The ever-increasing need for railway capacity has led infrastructure managers to explore next generation signaling systems to drastically reduce train separation by overcoming traditional fixed-block railway operations. Technologies like ETCS Level 3 are under development to bring the railways to a configuration without track-side signaling where trains move at an absolute braking distance from each other. The railway industry is however looking into the alternative concept of Virtual Coupling which separates trains by a relative braking distance as for cars on the road. By means of a V2V communication architecture trains could move synchronously in platoons which could be treated as a single convoy at junctions, so to improve capacity. On the other hand, the concept might introduce additional safety risks, especially at diverging junctions where points need to be switched and locked in between trains of a platoon. There is the need to understand whether capacity benefits provided by Virtual Coupling are sufficient to motivate the railway industry to invest in it, despite the unclear safety implications. This paper addresses such a need by assessing impacts of Virtual Coupling on railway capacity and potential benefits with respect to ETCS Level 3. For the first time in literature, operational principles and capacity occupation models have been developed and simulated to describe train operations under Virtual Coupling. An application to a case study in the UK shows the advantages that such a concept provides in terms of capacity utilization, as well as space and time train headways.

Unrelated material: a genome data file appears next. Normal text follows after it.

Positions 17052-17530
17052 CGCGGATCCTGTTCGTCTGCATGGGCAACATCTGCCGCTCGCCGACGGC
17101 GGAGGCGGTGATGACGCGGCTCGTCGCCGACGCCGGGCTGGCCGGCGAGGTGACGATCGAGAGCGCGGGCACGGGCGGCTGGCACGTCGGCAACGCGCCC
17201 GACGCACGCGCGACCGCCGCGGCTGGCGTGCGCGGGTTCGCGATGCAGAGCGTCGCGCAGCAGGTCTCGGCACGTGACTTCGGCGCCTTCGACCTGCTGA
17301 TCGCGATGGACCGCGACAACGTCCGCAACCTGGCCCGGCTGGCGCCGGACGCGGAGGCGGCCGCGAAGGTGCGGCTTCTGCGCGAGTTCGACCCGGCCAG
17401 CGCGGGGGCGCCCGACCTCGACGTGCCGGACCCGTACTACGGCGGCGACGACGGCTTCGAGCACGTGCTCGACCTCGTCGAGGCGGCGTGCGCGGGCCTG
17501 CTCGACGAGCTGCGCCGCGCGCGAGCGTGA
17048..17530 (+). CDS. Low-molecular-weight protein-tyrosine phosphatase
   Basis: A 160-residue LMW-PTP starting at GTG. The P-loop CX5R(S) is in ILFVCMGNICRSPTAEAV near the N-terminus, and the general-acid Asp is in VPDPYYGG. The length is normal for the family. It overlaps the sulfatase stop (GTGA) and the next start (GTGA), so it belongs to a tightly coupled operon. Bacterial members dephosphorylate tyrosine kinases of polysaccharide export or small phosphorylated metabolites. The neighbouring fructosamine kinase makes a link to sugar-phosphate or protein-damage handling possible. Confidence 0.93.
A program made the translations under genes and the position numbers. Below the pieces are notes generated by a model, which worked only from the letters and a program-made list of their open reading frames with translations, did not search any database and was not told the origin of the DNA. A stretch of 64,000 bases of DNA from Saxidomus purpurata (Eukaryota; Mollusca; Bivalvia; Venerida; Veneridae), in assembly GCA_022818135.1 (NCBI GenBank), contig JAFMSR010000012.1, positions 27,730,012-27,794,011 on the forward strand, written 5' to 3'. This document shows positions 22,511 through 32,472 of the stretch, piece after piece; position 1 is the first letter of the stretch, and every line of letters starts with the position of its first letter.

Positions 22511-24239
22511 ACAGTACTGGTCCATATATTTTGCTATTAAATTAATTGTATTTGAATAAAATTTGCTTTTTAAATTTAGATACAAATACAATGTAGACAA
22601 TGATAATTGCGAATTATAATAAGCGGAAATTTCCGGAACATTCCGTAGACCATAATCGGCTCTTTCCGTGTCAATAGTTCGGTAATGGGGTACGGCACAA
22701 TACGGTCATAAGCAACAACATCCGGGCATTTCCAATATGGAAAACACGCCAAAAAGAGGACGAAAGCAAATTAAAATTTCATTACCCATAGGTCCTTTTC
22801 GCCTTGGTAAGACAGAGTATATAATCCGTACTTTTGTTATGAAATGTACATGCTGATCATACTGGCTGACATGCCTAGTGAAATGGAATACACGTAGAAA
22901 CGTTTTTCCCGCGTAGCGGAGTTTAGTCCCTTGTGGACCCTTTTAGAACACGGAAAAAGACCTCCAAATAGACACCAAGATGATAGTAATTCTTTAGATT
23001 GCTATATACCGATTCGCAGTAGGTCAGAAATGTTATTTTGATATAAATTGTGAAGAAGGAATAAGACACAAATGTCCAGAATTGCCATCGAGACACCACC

|Title of host publication||Proceedings of the 98th Transportation Research Board Annual Meeting|
|Subtitle of host publication||Washington DC, 13th-17th January 2019|
|Publisher||Transportation Research Board (TRB)|
|Publication status||Published - 2019|